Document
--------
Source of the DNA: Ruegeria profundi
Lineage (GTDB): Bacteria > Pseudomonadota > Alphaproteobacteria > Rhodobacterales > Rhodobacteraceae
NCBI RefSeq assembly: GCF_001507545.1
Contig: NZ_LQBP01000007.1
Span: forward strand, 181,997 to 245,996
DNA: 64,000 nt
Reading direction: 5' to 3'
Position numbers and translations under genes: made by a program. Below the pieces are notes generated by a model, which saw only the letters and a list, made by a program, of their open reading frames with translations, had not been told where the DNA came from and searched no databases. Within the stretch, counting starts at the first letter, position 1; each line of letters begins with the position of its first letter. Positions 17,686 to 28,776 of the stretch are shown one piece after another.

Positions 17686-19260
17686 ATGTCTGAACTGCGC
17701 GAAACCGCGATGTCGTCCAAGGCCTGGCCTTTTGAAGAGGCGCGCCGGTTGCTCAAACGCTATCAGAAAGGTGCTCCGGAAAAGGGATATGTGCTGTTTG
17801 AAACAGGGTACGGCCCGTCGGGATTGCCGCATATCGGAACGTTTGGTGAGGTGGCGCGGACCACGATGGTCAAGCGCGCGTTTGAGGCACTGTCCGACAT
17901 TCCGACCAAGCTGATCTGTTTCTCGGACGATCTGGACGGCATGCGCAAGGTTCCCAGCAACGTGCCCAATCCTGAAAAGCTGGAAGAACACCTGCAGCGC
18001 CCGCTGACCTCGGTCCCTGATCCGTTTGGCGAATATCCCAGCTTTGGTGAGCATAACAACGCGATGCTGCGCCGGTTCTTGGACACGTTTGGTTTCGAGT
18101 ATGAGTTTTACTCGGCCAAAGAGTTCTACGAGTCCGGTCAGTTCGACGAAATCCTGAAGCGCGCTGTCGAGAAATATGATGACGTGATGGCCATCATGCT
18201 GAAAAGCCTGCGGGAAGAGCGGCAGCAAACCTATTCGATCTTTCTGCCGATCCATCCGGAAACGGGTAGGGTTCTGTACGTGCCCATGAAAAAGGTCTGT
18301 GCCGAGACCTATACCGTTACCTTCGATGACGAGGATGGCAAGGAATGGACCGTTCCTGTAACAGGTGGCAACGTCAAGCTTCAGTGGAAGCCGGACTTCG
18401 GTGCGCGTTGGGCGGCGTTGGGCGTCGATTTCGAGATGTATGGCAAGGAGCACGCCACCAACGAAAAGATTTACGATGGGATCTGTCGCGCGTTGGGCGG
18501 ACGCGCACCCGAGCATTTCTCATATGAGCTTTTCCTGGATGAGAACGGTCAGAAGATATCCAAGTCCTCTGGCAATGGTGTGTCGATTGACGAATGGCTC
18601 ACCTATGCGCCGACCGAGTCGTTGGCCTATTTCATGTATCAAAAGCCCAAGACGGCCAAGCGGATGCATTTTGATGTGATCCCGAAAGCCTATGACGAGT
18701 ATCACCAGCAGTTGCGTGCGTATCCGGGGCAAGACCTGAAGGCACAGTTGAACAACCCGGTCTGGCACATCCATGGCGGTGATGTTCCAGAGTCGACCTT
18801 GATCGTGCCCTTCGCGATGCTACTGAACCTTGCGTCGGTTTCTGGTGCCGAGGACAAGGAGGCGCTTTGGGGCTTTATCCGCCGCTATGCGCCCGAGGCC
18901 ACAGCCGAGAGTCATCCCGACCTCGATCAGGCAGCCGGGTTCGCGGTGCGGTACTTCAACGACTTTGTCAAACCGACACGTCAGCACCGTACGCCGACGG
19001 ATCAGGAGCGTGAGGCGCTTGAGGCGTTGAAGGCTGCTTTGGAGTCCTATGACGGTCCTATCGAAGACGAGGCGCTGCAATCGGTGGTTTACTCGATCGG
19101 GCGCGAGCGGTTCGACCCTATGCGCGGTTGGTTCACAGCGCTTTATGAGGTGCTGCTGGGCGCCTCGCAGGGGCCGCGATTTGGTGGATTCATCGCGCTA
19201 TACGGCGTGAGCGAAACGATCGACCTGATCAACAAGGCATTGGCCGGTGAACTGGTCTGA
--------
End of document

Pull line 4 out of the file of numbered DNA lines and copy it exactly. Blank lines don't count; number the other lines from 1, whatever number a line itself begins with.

Contig: NZ_LQBP01000007.1